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Pollan simplifies food choices with book of 64 rules

Author's guidelines aim to help cooks enjoy healthy food, cut through conflicting messages.

Staff Writer
Austin 360

Somewhere in America, there has to be a guy at a farmers market selling red shirts with an image of a bespectacled, beret-wearing Michael Pollan, his eyes gazing off just above the horizon toward that truly perfect meal.

That is, of course, a meal prepared from scratch with a small portion of meat from an animal that never left a green pasture, vegetables that weren't coaxed to fruition in an energy-sucking hothouse on another continent and whole grains grown on fields that have never been sprayed with chemicals.

Pollan is as close to a revolutionary as the real-food movement is going to get. He's too nice, too reasonable to really be compared to the Cuban revolutionary Che Guevara, but his tireless work exploring the environmental, societal and health costs of the food industry has given the movement a recognizable face.

In the past 10 years, the Berkeley,Calif.-based author, who will be giving a talk at Bass Concert Hall on Friday as part of Edible Austin's Eat Local Week, has written books on nearly every aspect of our food system, from agriculture ("The Botany of Desire") to what we shouldn't eat ("The Omnivore's Dilemma") and what we should ("In Defense of Food").

But Pollan knows that amid nebulous and unregulated claims of "healthy," "local," "natural" and "sustainable," making good food choices can be confusing, even to experienced cooks and farmers market shoppers.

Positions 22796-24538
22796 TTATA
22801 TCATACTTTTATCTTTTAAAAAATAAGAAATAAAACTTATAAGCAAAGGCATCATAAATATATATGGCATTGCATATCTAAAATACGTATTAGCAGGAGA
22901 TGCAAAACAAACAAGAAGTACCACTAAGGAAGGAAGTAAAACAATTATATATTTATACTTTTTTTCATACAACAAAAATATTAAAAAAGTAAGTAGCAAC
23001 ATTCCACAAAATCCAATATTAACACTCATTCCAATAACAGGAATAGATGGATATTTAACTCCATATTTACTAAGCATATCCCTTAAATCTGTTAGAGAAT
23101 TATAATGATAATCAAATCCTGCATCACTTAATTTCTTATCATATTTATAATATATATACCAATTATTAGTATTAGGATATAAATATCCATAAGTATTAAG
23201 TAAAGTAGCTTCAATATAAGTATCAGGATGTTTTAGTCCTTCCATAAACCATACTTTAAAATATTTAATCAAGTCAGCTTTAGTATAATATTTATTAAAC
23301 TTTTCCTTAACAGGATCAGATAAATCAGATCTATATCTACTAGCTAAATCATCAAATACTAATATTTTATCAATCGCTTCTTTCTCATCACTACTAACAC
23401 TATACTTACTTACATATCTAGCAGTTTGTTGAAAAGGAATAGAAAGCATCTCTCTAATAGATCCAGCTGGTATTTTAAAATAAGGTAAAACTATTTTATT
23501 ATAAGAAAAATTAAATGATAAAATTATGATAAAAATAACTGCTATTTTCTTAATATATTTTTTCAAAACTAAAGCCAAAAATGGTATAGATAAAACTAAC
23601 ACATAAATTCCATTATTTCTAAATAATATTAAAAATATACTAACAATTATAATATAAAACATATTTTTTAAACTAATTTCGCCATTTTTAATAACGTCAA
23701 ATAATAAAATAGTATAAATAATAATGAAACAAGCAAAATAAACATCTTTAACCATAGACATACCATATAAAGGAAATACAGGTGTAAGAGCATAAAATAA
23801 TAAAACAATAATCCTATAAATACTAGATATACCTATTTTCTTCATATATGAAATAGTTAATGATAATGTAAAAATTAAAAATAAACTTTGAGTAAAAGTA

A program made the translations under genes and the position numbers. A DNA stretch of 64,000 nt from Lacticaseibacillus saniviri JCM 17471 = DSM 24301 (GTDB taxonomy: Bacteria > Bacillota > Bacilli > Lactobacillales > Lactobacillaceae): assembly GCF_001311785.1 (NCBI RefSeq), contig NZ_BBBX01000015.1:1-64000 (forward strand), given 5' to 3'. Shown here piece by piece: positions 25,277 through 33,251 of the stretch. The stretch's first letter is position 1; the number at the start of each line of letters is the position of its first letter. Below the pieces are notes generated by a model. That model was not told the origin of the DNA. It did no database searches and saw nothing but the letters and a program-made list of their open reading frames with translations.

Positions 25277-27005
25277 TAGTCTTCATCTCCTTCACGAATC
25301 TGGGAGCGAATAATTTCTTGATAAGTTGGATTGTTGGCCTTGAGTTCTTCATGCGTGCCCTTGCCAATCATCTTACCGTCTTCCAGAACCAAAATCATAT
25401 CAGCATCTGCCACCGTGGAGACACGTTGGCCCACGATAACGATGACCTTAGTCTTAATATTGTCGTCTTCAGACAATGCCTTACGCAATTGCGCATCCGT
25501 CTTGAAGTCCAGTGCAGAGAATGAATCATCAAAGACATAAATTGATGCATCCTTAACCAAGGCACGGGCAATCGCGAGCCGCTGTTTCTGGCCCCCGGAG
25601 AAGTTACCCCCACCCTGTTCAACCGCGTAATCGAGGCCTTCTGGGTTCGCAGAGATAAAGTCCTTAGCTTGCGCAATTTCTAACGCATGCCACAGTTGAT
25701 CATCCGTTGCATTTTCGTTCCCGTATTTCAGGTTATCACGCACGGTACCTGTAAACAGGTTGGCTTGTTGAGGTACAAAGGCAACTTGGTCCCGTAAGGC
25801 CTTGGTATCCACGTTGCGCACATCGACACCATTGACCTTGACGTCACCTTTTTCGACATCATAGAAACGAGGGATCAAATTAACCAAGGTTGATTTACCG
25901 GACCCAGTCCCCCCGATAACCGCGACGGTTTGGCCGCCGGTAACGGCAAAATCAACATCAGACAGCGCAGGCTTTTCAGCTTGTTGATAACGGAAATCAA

In his most recent book, "Food Rules," Pollan doles out 64 guidelines that are as easy to remember as his most well-known mantra: Eat food. Not too much. Mostly plants. (His second most-repeated rule? "Don't eat anything your great-grandmother wouldn't recognize as food.")

"I really don't want people to have to count calories and to read labels," he says. How we eat has changed so much in the past 50 years that we all could use the reminders: "Don't eat breakfast cereals that change the color of the milk." "Always leave the table a little hungry." (One of his personal favorites is "The whiter the bread, the sooner you'll be dead.")

Pollan says that one of the biggest problems is that we've been conditioned, primarily by food marketers and manufacturers, to think that we're supposed to spend as little time as possible shopping for, cooking and eating our meals.

"We have a lot of trouble enjoying food," he says. "We've been trained that there's something hedonistic about that." We might watch celebrity chefs indulge themselves on TV, but Pollan calls the majority of food television a "spectator sport." "The advertising suggests that the people who are watching the shows are not actually cooking the food," he says. You're more likely to see commercials for grab-and-go foods like yogurts and frozen meals instead of food processors, pans or other devices to help you actually cook.

But because he's adamant about cooking meals from scratch instead of eating prepared, processed foods, Pollan has been called both elitist and anti-feminist.